In the past few years, every time we visit Moab for biking, we leave thinking, “How do they do it?” Here we are getting 2 miles of trails built in a year and feeling successful while they’re an hour and a half away building 30 miles a year. I met with some folks from the Moab Trail Mix group a few months ago and to be honest, I STILL don’t know how they do it. All I know is that when we head there we feel woefully inadequate when we come home. Which we shouldn’t. In no way should we feel inferior to Moab.
Grand Junction and Moab are two very different biking destinations. Moab biking involves lots of rock, both slickrock (entrada sandstone) and other similar rock types. There are lots of painted lines to follow and lots of fun and often technical rock features. In recent years Moab has begun to focus more on beginner and intermediate riders with areas like the Brand Trails and Klonzo. There are lots of variety to their trails now and lots more singletrack (as opposed to the mostly doubletrack riding they used to have), but there is still a lot of rock.
Moab’s Navajo Rocks area
Grand Junction trails have some rock, but depending on which area you visit, you can find trails with almost no rock, trails with some rock, or trails with lots of rock. At 18 Road, for instance, the trails are mostly flowing dirt singletrack. This doesn’t mean there aren’t any rock features or obstacles, but they’re few and far between. Most of the trails and obstacles here are rideable by intermediate riders. 18 Road is also a great place for kids because of trails like Kessel Run and Vegetarian. Both are easy (the lower half of Kessel is easier than the top half) and Kessel is a lot of fun. I’ve seen little bitty kids get to the end with huge grins on their faces and adults still have the same look at the end of it!
The Kokopelli trails are rockier. This area does have our best “beginner” trail, Rustler’s, but even it has several rock portions. It’s a great place for beginning mountain bikers to learn to navigate simple rock obstacles. The best thing about Kokopelli is that as your technical skills grow, there is a trail to match. Once you master Rustlers you can move on to Mary’s, Steve’s and Wrangler (watch out for the ending on that one). Once those are easy, try Horsethief. Eventually you’ll work your way up to Lion’s and Mack and then, if you’re insane enough, Moore Fun (which, by the way, is not more fun.)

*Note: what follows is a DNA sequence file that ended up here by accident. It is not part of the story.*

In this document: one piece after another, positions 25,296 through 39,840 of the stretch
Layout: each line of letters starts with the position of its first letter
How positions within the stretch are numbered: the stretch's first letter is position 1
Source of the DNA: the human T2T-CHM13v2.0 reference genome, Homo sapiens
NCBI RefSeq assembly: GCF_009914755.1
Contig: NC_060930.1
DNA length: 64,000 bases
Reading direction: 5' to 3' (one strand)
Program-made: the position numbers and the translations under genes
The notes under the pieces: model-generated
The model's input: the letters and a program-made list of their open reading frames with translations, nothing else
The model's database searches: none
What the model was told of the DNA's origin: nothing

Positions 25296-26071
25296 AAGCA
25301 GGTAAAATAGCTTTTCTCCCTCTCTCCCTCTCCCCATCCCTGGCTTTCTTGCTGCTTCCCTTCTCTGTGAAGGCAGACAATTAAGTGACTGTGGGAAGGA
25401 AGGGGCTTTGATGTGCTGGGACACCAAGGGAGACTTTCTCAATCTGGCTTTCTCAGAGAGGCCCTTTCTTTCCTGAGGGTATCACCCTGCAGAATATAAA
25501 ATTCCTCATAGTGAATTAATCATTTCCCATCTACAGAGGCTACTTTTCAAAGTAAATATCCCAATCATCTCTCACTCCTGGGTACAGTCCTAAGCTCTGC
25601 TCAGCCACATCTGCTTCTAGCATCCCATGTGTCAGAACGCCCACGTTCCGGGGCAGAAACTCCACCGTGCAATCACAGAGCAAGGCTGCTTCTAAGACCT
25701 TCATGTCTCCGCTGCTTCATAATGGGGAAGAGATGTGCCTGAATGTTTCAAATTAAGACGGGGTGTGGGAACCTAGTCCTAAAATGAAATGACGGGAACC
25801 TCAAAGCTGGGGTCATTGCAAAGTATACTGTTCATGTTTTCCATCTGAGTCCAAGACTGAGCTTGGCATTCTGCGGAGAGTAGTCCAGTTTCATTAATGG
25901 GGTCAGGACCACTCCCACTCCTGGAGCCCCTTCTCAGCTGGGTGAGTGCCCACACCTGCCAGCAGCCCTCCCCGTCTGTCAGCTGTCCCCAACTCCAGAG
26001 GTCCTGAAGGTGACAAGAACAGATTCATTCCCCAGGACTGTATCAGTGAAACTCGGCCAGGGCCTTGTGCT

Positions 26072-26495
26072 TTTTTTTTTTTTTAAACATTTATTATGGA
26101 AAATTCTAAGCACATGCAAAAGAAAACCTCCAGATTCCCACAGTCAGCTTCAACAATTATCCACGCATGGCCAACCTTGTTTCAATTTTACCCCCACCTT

18 road biking – swooping singletrack
Finally, there’s our Lunch Loop area which is filled with awesome narrow singletrack and lots of rock obstacles. Even the beginner trail here, Kid’s Meal, has several rock features. Still, there are long sections of dirt trail riding to be found here on trails like Nor’Easter, Time Machine, Clunker and Holey Bucket.
So while Moab reigns supreme when it comes to number of trails and slickrock, I think we still offer more variety. If you think you’ve come here and ridden everything we’ve got, I bet you’re wrong. Check out these newer and lesser known options for more scenic views and challenging rides:
Butterknife – a 14 mile technical ride with views of the Gunnison River
Sarlaac – our newest 18 Road trail. This is a long one and difficult to get to, but I’ve heard it’s a pretty fun ride. Best done as an out-and-back, Saarlac is closed from November – April. The link will provide you with some information, but you might want to stop into a bike shop or REI for more details.
Gunnison Bluffs (see page 13) – The Gunnison Bluffs area is scheduled for some expansion, but right now I think there’s just the one trail. This is a great place for beginners because the views will keep more advanced riders entertained while the Spanish Trail portion of this ride will put beginners at ease.
The Rabbit Valley area – Western Rim not withstanding, there are plenty of other rugged options in the Rabbit Valley area…you could ride from Loma to Rabbit Valley via the Kokopelli Trail (that’s a LONG way though), you could check out Zion Curtain or Westwater Mesa, or the more elusive Eastern Rim trail. There are lots of 4×4 roads here for exploration too.
Anything on the Grand Mesa. While these aren’t my favorite trails, they do add variety and in the summer the wildflowers really can’t be beat. There’s the Flowing Park trail (the best part of this is the Indian Point (right side) trail. Just do this as an out – and – back. Mesa Top is complete now, so if you’re really into punishing yourself you can ride Mesa Top out to Flowing Park, ride all 14 miles of Flowing Park and then ride back up Mesa Top. This ends up being about 30 miles. Mesa Top as an out and back isn’t bad either, but I’d start from the Flowing Park end. That way you get downhill on the way back. There are other trails popping up here too, at Powderhorn Resort and at the County Line Cross Country Ski area.
Finally, we can’t forget Palisade. The Palisade Rim Trail is technical and exposed, but offers the chance for petroglyph sightings!